Let’s face it, with your hectic schedule, it can difficult to get home cooked meal on the dinner table at a decent hour. Between working late and running kids to activities it is easier, but not as healthy to pick up fast food on the way home or serve the same old chicken and a baked potato over and over again. Beans are a great way to add big flavor fast to meals. When you’re short on time and inspiration, try one of these simple recipes which will let you put dinner on the table in 30 minutes or less.
Shorten your preparation and clean up time with this simple one pot meat. Start with bottled barbecue sauce, tomato paste and ketchup to create a sweet sauce with big tomato flavor. Chicken sausage pulls double duty providing the protein as well as a kick of spice. Use our pre-cooked great northern white beans to add a creamy texture and another serving of protein. Sauteed collard greens give the dish a dose of hearty greens making this tasty and healthy. For cooking times and nutritional information click here.
Chili is traditionally a slow cooked meal reserved for weekends. This tortilla chicken chili is a quick fix and makes a great week night meal. The chicken is cubed so it cooks quickly and all of the spices come from a packet of pre-mixed chili seasoning. Canned corn, our pre-cooked pinto beans, and diced tomatoes all add texture and flavor to the chili without extra prep time. Top the chili with broken tortilla chips for a crunchy treat kids love. For cooking times and nutritional information click here.
Quick meals aren’t always the healthiest. You don’t have to compromise nutrition for convenience with this pasta favorite. This skillet meal combines healthy spinach with protein packed white beans. Canned tomatoes give the dish color as well as a bright flavor complementing the rich spinach and beans. Save time by boiling the pasta while the spinach, bean and tomato mixture is cooking. Garlic and Parmesan cheese add a punch of flavor. Serve over whole wheat linguine for a fast, filling, healthy meal. For cooking times and nutritional information click here.
Winter hit the Midwest hard over the head during the past week. Hopefully you had plenty of leftovers to eat while you were snowed in. A stocked pantry can keep you well fed if you don’t make it out for the bread, milk and eggs before a big winter storm. Essential items that don’t need refrigeration and have a long shelf life are going to be good bets. You’ll even see sections in cookbooks dedicated to pantry meals with recipes requiring only ingredients from your shelves.
Here’s a pantry checklist to brave any storm that will leave you snowed in.
- Various stocks – Chicken stock, beef stock or vegetable stock can be used for soups and stews. You can also use them to add flavor to rice or a pan sauce.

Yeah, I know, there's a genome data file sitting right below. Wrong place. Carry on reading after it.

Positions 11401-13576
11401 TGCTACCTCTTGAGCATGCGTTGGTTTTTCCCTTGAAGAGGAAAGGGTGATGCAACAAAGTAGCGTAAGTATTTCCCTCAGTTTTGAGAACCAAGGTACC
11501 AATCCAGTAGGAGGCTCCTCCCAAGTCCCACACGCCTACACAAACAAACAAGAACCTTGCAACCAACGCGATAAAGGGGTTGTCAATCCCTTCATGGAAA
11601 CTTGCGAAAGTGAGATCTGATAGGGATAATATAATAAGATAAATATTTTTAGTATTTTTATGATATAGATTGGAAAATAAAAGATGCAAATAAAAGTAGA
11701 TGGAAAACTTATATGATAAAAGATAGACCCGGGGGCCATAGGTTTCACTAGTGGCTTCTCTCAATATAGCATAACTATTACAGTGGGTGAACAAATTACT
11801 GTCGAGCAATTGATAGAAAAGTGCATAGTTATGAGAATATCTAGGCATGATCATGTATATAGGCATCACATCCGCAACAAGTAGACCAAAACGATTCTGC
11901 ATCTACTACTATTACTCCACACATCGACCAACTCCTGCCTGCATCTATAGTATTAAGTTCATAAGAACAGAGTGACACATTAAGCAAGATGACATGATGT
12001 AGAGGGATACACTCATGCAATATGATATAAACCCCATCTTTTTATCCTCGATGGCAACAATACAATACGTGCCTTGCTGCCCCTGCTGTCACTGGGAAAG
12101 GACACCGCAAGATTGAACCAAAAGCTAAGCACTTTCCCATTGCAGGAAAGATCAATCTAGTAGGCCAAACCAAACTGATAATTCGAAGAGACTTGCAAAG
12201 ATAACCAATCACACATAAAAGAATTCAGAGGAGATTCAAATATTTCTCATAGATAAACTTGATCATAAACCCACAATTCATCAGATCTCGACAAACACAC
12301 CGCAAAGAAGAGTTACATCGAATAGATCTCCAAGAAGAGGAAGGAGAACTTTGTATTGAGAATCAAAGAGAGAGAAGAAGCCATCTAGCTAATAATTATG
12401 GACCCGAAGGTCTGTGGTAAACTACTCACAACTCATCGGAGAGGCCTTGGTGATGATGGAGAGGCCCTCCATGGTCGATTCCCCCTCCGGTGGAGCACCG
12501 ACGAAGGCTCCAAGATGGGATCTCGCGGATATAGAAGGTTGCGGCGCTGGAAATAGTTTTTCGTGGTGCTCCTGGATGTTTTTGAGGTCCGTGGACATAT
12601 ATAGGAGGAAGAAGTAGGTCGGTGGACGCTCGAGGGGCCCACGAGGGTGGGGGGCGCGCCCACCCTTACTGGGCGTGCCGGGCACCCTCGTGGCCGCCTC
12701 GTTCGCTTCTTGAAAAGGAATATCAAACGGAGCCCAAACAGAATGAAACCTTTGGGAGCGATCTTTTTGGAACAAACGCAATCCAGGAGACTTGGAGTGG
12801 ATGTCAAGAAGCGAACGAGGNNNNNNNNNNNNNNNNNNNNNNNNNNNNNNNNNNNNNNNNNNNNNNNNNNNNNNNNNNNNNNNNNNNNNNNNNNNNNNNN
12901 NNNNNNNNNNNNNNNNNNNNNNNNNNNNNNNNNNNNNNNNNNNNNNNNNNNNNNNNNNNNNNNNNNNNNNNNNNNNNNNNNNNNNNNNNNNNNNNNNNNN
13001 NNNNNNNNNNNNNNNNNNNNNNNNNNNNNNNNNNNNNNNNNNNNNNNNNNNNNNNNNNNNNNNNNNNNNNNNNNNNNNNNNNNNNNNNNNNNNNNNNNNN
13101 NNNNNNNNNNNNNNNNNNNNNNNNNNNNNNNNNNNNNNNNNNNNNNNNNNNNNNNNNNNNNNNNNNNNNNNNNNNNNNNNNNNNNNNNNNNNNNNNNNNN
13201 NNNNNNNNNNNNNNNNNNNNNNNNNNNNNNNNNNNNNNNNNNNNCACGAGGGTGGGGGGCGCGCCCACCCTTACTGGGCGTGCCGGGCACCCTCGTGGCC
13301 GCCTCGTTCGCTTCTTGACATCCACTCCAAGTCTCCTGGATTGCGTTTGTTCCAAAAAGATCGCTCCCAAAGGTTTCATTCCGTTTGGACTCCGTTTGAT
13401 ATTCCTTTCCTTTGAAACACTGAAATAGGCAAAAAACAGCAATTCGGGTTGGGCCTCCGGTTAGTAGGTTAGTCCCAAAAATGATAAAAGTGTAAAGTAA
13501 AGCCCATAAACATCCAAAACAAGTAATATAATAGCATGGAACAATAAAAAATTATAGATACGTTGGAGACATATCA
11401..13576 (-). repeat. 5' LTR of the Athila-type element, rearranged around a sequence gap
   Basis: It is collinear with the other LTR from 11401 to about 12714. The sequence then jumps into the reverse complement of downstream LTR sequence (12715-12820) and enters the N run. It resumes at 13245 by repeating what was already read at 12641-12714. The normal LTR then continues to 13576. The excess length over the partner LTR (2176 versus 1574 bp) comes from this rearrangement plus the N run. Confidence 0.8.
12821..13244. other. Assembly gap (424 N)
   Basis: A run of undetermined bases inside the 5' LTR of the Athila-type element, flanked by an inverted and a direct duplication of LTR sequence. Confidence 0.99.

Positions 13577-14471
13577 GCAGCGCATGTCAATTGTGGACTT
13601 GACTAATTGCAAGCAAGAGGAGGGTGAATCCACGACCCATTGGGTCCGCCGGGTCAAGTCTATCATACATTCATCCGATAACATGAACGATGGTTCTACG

- Beans – Beans are a workhorse ingredient used to fill out recipes. They’re a great substitute for meat when you’re snowed in, provide protein, and contain nutrients making them a healthy choice for recipes. Pantry soups get a big boost in flavor and body from beans. If you lose power, many people even like to eat Randall Beans straight out of the jar.
- Dried pasta – Boxes of dried pasta in various shapes can be used to add body to a soup or in a casserole. If you have left over pasta, try it in a fritatta or baked pasta dish.
- Jarred sauces – Jarred marinara sauce is a handy ingredient. Instead of preparing the usual pasta and sauce, try stirring it into a soup or layering it with cheeses for a dip.
- Olive Oils – Olive oil is a great flavor builder in recipes and is healthier than butter and shortening. To make oils more interesting, flavor them with dried herbs or cloves of garlic.
Being prepared with pantry staples can keep meals interesting when you’re unable to make it to the grocery store. You’ll have more time to spend with your family playing in the snow instead of scratching your head trying to figure out what to make for dinner. Pair them with baking standards like flour, sugar and spices can go a long way in creating quality meals with a short list of ingredients.
Are you making New Year’s resolutions to take better care of yourself in 2013? Working out, getting more sleep, drinking more water and eating better are topping our lists. The holidays were a great time to indulge but now we’re ready to make the best of the new year.
Start off the new year right with this healthy vegan chili recipe. Vegan recipes are a great way eat well and still stick to those resolutions. You might be worried that with a vegan recipe you won’t feel full, but you won’t miss the meat. Pinto beans add hearty flavor, while slow-cooked mushrooms take on a meaty texture. Combine all that with big bursts of spices and you get a filling traditional chili without any of the fat or grease.